Just ran into a post by Gene Schultz - http://blog.emagined.com/2009/07/21/trouble-brewing-in-the-cloud/ - I first ran into Gene when I worked back at ISS – interesting guy. I think we share some of the same concerns about the security of moving things into the cloud – in many ways, web apps are just harder to really secure for a lot of reasons.
He also said this:
For years Microsoft released products that were severely deficient from an information security point of view. This company orchestrated attacks against individuals who pointed out vulnerabilities in its products instead of making desperately needed changes in its software development process. Microsoft eventually made many of these changes, and now Microsoft product users enjoy a much higher level of at least out-of-the-box security in the products that they use then ever before.
I don't agree with most of this statement, excepting the last line. I do agree that we released a lot of products that had problems – I have written more than one book that largely is based on problems Michael Howard and I have seen in our apps, and other apps. However, I think that our ability to write secure code was about as good (or bad) as the rest of the industry at the time.
The part I take exception to is the statement that attacks were orchestrated. I've been working with NT security since 1993, and worked with it seriously since March 1996 when I joined a very small Internet Security Systems (ISS – now part of IBM). I've known many of the people who have worked with Windows security for quite a while, and I can't think of anyone who was ever attacked. My own experience is almost completely the opposite.
Chris Klaus, the founder of ISS, had the idea of starting the first NT security mailing list – email@example.com. I participated on it quite a bit, being the de-facto moderator. A couple of months later, I picked up the phone, and heard:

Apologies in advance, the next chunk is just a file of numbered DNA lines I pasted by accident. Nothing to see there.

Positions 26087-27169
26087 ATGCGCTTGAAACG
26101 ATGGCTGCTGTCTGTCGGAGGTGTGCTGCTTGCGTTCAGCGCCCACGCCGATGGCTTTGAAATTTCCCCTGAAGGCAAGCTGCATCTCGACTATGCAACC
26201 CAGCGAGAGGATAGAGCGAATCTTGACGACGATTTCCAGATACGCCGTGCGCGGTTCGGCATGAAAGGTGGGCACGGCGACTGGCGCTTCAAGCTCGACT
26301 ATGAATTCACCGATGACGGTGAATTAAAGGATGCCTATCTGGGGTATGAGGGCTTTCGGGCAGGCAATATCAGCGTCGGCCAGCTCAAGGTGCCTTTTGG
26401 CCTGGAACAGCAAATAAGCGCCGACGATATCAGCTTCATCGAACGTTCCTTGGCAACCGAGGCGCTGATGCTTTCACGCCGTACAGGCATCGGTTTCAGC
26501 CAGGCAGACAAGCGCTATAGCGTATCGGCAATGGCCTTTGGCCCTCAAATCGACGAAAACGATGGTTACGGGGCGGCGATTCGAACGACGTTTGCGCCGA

"Hi, I'm Jim Kelly. I work on NT security at Microsoft, and I've been watching your posts. We think you'll find things we ought to fix, and I just wanted to make sure you let us know first."
I went on to tell him that I thought there were some problems with TCP initial sequence numbers (I think it took us 3-4 tries to get it completely right), and there were a bunch of information leaks in the calls in the NetAPI32 library. For quite a while, I had no idea who I was really talking to – just Jim at Microsoft. I'd send him mail every time I stumbled on something, and it would just get fixed. Some things took a week or two, others took longer, but everything got fixed. When I knew there was a fix, I'd put a check in the Internet Scanner for the issue, and then I'd talk about it in public. Responsible disclosure didn't have a name yet, but that was the way we wanted to do things, and that suited me – more important to make things better than to be (in the immortal words of Frank Zappa) "Strictly Commercial". I have some thoughts on "Full Di$clo$ure" that I'll save for another day.
I was eventually the very first person to be publicly thanked by Microsoft for being responsible – I think it was a bunch of really bad registry key ACLs that I'd found. They put a link to the ISS web page, and our marketing department was pretty happy – the hits on the web site doubled. Doing the right thing paid off.
Some time later, I found out who Jim really was. I'd gone to a device driver training course, and they were talking about the core people who had come from DEC with Cutler – "…, and Jim Kelly, the architect of the security subsystem,…" My jaw nearly hit the floor. He retired not long after that, but he introduced me to a couple of people who are still here that I talked to until MSRC got started.
Over the 3 years I was at ISS, I found a lot of issues – there was a lot of low hanging fruit in those days. Every one of them got fixed, no exceptions. I never once had to twist any arms, never had to use the threat of full disclosure – things just got fixed. At worst, I might have to spend some time convincing someone it was a serious problem, but that's fair. People here wanted to do the right thing, and most of the other security people I knew at the time had the same experience. I won't name names, but not all of the companies we interacted with at ISS took the same approach – Microsoft was always one of the easier companies to work with for us. But that's just my experience.